My team was asked to evaluate the website of a non-profit arts organization and propose revisions. The client’s primary goals for the site were to communicate the value of their organization, to help users find relevant information quickly, and to facilitate enrollment in classes and events. I collaborated with a research team to conduct user testing and synthesized the results into actionable recommendations for revising site navigation and content architecture.
Created heuristic evaluation of client’s existing site
Collaborated with 3 other UX professionals to conduct usability tests in lab and collate data.
Conducted remote usability tests
Created Findings and Recommendations Report
Focus the Message
I knew this small non-profit had limited resources for development, so my recommended redesign focused on clarifying communication in a few key areas. After hearing from many users that they were confused about the purpose of the organization, I proposed changing the layout of the homepage to highlight a mission statement that had been buried in the page footer. At the same time, replacing a cluttered social media feed with icon links helps keep users focused.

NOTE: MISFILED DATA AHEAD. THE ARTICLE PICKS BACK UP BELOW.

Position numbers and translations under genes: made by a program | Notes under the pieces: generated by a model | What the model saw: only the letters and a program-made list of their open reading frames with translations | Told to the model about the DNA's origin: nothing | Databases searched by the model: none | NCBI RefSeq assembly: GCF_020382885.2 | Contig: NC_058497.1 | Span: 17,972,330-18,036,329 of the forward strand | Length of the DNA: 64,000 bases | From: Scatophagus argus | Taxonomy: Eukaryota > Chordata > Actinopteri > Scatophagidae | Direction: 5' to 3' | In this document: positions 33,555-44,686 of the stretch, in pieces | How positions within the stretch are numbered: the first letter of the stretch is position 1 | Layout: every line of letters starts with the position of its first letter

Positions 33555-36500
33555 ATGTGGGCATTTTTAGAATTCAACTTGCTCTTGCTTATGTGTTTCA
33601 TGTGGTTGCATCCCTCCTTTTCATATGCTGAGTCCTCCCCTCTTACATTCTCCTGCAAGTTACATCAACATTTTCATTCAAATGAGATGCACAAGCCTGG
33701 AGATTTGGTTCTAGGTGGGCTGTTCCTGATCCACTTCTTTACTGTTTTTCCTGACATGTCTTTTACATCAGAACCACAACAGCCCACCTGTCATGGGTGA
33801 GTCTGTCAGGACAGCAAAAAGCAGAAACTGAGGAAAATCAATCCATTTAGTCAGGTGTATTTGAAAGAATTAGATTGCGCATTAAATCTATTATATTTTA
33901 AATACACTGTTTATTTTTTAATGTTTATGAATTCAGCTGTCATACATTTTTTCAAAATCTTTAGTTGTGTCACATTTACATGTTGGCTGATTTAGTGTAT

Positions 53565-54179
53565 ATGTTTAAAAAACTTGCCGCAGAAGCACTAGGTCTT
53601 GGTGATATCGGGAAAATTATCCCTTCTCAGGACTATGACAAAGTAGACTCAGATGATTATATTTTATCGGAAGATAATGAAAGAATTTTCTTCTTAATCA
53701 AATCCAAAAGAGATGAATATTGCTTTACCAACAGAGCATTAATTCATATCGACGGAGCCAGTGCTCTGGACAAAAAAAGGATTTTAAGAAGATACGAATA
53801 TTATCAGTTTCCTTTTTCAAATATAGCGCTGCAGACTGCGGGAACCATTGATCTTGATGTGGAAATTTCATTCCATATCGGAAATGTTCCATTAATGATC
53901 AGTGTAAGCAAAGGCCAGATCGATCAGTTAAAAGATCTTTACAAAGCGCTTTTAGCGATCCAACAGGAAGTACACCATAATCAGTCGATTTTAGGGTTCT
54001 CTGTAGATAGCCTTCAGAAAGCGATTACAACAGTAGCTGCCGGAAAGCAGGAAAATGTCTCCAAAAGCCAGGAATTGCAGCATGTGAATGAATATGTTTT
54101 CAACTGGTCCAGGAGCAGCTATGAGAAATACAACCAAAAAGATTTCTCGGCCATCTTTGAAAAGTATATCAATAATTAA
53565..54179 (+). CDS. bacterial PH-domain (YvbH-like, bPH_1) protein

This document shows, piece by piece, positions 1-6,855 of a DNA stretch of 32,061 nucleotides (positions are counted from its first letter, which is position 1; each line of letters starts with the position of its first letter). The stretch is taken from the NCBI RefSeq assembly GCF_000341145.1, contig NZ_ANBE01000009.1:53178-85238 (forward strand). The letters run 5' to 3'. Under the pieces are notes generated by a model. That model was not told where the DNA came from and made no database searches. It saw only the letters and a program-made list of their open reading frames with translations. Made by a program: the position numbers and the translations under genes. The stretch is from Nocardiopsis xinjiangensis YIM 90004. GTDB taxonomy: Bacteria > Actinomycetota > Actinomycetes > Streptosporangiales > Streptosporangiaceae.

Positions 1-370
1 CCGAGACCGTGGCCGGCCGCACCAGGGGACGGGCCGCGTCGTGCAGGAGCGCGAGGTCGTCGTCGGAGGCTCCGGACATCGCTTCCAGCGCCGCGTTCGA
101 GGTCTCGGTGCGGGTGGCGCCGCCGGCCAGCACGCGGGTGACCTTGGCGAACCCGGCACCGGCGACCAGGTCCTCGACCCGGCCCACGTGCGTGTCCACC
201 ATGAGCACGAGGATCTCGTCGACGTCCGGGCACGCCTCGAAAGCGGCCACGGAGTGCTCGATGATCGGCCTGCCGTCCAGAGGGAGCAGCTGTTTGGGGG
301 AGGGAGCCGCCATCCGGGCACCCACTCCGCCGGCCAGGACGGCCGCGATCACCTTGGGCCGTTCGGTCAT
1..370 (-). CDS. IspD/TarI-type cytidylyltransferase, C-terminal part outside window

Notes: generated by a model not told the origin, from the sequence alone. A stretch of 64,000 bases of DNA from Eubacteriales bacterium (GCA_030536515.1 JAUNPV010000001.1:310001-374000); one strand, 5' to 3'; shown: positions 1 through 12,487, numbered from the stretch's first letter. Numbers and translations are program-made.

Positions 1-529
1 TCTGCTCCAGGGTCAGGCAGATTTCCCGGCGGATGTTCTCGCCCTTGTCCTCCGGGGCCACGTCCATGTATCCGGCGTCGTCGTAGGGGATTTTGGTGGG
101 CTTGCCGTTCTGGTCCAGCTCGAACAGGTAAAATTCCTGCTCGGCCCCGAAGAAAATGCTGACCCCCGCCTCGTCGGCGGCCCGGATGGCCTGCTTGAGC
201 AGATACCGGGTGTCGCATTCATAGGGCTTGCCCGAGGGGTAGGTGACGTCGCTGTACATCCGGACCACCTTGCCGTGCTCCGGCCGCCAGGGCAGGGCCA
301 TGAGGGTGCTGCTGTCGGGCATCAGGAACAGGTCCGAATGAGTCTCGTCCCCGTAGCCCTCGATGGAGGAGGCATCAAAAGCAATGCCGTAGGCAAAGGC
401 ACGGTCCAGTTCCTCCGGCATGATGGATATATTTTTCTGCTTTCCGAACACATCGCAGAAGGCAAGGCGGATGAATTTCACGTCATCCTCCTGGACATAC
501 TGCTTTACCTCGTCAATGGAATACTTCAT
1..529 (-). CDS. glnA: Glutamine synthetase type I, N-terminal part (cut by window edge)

Clarify the Structure
I recommended simplifying the navigation experience by consolidating sub-page topics into natural groupings based on user tasks, and by clarifying the menu language. This restructuring eliminated redundancy and significantly reduced the total number of discrete pages, giving users a clear path to finding the information they need.
The Research Process
Listening to Users
While observing user tests, it became apparent to me that the distinction between two major menu headings was not clear to most users. “Programs” and “Register for Classes” were ambiguous categories, and users were repeatedly failing to find the information they sought in these areas. Many users avoided a link with the active verb “Register” when they were unsure of whether they wanted to sign up, and were just seeking information.
Finding the Patterns
My team made a Trello board to share data on our user tests. After discussing our discoveries in relation to the client’s goals, we agreed on a system of color-coding and keywords to make points of commonality visible and sortable.
Finally, I compiled a Findings & Recommendations Report describing usability issues and proposing solutions. Two pages from the report are pictured below.